Bush: In search of "a matrix that says things are getting better"

The president suggests Americans would support the war more if they knew how many of the enemy the United States is killing.

Published October 26, 2006 1:31PM (EDT)

In an interview with "conservative journalists" Wednesday -- he must have checked the "liberal media" off his list with Wednesday morning's press conference -- George W. Bush complained that his administration's decision not to brag about enemy body counts in Iraq has made it hard for him to persuade the American people that the United States is winning the war in Iraq.

"We have made a conscious effort not to be a body-count team," the National Review's Byron York quotes the president as saying. Bush says the administration's restraint "gives you the impression that [U.S. troops] are just there -- kind of moving around, directing traffic, and somebody takes a shot at them and they're down."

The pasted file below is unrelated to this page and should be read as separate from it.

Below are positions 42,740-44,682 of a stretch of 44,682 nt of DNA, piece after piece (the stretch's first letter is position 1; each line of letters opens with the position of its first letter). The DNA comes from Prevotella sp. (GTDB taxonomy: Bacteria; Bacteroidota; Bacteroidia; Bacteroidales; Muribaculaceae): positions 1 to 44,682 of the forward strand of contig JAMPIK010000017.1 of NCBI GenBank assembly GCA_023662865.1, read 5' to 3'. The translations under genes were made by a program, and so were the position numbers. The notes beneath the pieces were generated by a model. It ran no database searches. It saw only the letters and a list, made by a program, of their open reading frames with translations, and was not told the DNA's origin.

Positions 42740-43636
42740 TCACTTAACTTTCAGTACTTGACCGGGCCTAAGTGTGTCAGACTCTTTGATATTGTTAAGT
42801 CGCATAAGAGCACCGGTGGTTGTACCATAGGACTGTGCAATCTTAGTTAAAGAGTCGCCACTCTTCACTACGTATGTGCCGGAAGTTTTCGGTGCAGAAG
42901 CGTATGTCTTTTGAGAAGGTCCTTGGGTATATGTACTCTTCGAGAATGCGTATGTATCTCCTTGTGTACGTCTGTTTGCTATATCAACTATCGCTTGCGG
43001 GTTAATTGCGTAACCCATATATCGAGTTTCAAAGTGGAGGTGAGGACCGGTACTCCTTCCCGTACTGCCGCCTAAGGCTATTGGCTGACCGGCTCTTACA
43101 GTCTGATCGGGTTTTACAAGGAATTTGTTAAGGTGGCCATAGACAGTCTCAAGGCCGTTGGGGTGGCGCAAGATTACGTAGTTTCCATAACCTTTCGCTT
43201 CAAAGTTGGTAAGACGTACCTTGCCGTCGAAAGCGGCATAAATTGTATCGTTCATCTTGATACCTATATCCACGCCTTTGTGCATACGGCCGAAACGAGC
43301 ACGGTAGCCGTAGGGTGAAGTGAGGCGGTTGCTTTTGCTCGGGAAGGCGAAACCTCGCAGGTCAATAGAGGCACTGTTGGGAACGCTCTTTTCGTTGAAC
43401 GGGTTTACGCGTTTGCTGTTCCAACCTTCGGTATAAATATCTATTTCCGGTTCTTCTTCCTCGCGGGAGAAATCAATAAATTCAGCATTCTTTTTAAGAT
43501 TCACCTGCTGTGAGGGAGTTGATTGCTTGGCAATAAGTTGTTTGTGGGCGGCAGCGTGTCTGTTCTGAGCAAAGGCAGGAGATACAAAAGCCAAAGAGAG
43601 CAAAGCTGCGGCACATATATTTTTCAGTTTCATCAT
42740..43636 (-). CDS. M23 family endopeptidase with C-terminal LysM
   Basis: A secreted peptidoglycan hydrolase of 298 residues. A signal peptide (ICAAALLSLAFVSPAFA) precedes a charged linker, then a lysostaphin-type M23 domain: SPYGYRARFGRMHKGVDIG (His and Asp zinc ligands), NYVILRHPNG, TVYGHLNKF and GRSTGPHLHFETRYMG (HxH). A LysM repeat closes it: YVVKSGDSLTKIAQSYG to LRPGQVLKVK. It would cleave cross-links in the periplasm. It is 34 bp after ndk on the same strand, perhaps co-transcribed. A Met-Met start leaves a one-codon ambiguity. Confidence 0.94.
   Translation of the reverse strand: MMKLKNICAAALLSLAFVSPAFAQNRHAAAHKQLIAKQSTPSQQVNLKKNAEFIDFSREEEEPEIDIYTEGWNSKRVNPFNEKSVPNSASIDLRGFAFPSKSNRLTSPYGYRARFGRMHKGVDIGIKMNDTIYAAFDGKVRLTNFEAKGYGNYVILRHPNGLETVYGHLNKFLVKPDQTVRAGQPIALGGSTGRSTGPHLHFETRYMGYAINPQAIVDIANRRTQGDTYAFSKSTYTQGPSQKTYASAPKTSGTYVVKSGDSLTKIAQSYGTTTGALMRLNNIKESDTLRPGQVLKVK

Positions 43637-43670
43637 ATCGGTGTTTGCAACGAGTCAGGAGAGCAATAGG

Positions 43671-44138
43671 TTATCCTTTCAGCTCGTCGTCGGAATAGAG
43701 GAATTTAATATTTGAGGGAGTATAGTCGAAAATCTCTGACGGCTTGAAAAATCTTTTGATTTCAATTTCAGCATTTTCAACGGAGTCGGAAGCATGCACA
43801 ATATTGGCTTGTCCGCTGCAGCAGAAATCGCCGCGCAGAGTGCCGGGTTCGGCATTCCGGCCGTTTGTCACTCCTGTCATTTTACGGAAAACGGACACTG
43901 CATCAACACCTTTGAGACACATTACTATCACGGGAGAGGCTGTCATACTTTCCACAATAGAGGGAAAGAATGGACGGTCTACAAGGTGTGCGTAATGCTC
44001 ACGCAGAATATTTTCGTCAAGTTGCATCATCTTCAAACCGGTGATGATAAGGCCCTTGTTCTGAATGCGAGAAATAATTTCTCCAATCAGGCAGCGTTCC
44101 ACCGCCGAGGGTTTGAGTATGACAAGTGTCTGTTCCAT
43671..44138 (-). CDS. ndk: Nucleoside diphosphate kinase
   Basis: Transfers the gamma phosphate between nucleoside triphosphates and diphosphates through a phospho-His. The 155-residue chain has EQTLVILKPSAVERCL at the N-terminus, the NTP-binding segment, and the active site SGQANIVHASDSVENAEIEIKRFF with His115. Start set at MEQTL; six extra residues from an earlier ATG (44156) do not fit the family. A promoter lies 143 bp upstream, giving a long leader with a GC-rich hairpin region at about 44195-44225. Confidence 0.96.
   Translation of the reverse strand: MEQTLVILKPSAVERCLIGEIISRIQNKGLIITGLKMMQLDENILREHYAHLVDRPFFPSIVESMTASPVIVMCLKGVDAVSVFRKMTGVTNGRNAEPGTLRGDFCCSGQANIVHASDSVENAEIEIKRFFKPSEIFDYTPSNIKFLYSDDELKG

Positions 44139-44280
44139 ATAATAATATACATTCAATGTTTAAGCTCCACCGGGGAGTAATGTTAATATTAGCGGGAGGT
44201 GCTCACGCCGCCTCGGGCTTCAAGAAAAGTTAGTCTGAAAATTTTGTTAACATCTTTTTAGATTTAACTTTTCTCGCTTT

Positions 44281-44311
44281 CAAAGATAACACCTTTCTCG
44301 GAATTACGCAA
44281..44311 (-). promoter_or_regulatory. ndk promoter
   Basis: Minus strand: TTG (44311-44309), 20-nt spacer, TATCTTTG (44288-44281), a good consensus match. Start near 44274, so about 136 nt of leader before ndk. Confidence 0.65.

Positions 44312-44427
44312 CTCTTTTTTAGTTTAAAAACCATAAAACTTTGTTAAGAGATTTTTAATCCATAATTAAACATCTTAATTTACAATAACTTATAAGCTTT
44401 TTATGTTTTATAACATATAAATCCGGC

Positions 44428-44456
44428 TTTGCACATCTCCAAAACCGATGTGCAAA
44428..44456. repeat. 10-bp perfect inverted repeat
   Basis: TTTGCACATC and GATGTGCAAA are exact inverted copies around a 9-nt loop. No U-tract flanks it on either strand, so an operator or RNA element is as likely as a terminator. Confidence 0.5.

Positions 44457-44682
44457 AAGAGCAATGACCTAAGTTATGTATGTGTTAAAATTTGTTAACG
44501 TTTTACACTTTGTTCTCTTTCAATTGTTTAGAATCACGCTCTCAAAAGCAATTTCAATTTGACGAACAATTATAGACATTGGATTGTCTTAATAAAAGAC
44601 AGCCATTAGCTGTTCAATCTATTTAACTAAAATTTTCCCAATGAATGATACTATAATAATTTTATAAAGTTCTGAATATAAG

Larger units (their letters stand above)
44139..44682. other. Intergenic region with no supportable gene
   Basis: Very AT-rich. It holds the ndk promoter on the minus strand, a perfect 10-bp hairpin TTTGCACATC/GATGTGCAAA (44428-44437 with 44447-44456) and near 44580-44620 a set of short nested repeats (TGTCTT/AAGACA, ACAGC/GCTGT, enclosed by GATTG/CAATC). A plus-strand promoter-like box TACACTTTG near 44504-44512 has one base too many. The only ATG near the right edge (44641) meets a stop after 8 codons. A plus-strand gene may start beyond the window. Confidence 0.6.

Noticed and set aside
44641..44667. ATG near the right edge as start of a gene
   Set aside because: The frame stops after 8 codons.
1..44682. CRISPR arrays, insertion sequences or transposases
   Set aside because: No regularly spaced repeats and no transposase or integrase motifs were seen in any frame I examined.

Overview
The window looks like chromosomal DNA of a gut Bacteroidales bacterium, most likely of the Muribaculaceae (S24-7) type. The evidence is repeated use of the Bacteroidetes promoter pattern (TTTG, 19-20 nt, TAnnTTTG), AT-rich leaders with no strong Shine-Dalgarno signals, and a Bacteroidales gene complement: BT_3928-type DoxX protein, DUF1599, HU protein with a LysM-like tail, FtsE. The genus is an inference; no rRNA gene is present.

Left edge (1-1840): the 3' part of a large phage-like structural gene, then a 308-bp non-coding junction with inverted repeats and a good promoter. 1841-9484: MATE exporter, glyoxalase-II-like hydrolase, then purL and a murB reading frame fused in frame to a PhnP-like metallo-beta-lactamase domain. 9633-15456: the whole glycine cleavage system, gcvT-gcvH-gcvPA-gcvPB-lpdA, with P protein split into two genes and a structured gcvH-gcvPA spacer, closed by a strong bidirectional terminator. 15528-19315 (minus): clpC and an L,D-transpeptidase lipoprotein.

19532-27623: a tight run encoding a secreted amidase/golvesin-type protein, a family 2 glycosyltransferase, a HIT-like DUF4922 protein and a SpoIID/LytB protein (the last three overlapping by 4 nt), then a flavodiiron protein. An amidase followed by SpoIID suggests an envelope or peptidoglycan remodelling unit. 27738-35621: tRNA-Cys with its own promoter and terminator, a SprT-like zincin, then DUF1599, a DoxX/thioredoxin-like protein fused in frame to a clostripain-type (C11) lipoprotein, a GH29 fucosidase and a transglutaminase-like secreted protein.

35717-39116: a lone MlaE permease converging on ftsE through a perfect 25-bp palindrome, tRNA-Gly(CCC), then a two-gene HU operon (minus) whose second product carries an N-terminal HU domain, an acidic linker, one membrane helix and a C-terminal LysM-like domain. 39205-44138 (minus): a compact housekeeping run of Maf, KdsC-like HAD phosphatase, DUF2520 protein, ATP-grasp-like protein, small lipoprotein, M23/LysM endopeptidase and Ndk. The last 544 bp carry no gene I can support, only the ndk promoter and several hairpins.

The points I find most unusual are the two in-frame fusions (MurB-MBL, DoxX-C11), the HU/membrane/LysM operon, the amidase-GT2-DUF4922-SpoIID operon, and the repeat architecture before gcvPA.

Of course, the administration hasn't been as body-count-free as Bush suggests. Among the top stories on the Defense Department's Web site just now: "Coalition Soldiers Kill Six Insurgents, Seize Weapons."

But Bush says he has "thought long and hard about this" and realizes that Americans are getting frustrated. "A lot of people are just saying, 'Youre not doing enough to win. We're not winning, you're not doing enough to win, and I'm frustrated, I want it over with, with victory.' And I'm trying to figure out a matrix that says things are getting better. I think that one way to measure is less violence than before, I guess."

By Tim Grieve

Tim Grieve is a senior writer and the author of Salon's War Room blog.

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